Selfie camera picture
Honestly, the selfie looks pretty good. The details of the picture taken within an arm’s range is surprisingly sharp, though viewing it at 100% size is quite obvious that there are lots of sharpening.
[nextpage title=”Software – Android 9.0 Pie with EMUI 9.1.0″]
At this point of time, it would be a broken record for me to re-explain what EMUI 9.1.0 really is, and how it performs. You can check out our review on the Huawei Mate 20 or the HONOR View20 (though it is called Magic UI, but it’s the same thing).
It is still a usable Android skin but it just feels dated and the lack of features make it feel like it’s a two-year old phone. I can only mention to you that with other advancements from Samsung with One UI, OPPO with ColorOS 6, and Xiaomi with MIUI 10 – Huawei has quite a lot of catching up to do in terms of its software side of things.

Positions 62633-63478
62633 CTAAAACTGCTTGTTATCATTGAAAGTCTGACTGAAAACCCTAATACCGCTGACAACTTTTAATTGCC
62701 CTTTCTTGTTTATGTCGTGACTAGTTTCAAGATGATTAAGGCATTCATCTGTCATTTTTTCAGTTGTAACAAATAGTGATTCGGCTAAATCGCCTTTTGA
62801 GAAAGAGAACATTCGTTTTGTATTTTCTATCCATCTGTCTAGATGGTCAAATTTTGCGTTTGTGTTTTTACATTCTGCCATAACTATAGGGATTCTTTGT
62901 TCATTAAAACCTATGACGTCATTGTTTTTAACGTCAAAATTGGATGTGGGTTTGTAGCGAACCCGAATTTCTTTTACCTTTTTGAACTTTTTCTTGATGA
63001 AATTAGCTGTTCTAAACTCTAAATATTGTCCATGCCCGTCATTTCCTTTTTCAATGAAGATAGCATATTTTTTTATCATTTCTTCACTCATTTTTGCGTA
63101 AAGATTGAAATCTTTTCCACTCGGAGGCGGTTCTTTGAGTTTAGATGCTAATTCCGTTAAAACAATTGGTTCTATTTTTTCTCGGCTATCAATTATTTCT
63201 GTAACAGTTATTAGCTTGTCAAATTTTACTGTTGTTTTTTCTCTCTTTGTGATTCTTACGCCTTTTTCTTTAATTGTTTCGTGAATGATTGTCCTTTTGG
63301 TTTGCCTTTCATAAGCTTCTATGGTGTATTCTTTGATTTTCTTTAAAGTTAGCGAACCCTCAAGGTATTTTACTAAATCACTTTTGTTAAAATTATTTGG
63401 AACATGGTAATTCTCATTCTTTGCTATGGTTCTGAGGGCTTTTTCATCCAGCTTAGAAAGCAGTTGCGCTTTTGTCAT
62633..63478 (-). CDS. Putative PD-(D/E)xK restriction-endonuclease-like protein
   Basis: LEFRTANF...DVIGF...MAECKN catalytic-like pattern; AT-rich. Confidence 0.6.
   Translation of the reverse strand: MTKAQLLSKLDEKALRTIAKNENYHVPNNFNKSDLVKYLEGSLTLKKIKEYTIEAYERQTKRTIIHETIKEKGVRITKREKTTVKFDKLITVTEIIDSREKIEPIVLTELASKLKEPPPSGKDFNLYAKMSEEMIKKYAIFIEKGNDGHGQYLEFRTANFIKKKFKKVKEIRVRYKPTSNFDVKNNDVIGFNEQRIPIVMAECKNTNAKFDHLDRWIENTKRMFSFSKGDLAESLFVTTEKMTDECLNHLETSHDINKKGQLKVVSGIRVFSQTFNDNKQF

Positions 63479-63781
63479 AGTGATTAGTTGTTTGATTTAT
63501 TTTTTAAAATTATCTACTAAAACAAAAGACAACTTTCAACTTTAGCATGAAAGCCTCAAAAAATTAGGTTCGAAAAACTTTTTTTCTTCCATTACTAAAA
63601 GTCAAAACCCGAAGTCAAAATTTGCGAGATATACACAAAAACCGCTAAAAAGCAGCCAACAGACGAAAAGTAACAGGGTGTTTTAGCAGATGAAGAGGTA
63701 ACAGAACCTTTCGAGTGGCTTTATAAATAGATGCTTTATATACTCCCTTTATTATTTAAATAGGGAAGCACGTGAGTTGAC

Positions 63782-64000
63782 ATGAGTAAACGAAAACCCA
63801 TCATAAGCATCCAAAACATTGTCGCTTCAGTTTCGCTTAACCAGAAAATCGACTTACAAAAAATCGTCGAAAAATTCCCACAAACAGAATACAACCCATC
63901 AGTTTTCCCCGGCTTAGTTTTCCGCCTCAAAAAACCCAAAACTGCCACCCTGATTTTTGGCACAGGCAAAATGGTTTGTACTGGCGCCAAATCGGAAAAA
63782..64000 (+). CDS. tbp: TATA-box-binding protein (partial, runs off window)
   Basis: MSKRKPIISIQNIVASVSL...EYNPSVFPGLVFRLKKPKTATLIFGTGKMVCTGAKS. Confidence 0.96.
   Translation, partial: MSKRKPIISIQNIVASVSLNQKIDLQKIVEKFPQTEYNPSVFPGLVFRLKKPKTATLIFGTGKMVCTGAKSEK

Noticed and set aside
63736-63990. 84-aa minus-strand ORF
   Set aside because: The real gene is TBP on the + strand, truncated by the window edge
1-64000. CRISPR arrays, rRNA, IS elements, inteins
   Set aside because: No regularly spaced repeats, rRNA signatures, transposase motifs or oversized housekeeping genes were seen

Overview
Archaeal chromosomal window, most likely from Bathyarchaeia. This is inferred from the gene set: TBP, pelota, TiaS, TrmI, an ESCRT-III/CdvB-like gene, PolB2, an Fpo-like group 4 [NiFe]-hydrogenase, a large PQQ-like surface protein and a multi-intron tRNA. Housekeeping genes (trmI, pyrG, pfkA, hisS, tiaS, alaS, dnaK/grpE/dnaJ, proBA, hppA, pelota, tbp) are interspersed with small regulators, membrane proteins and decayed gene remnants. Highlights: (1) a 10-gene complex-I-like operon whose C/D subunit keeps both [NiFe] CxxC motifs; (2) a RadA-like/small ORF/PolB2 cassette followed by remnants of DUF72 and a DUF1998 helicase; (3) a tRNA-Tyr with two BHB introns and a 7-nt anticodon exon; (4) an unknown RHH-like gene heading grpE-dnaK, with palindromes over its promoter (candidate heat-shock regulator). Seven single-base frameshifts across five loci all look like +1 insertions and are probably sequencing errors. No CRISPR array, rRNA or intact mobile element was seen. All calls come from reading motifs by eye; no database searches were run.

The launcher is outdated – and it does not even have the option to enable the app drawer. Currently, it still works just like an iPhone and have all the app icons on the home screen.
Shortcut buttons and gestures are also missing. One feature that I like from both Samsung and Xiaomi is the ability to enable double tapping the power button to launch camera. This shortcut works everywhere and has helped me take some time-critical shots. Huawei needs to have this shortcut.
The power management on EMUI 9 is also very aggressive. Apps were killed left and right and I have to manually disable this massacre to have my apps working properly. Also, they’ve made it excruciatingly difficult to manually manage the app holocaust. Just make it simpler to use.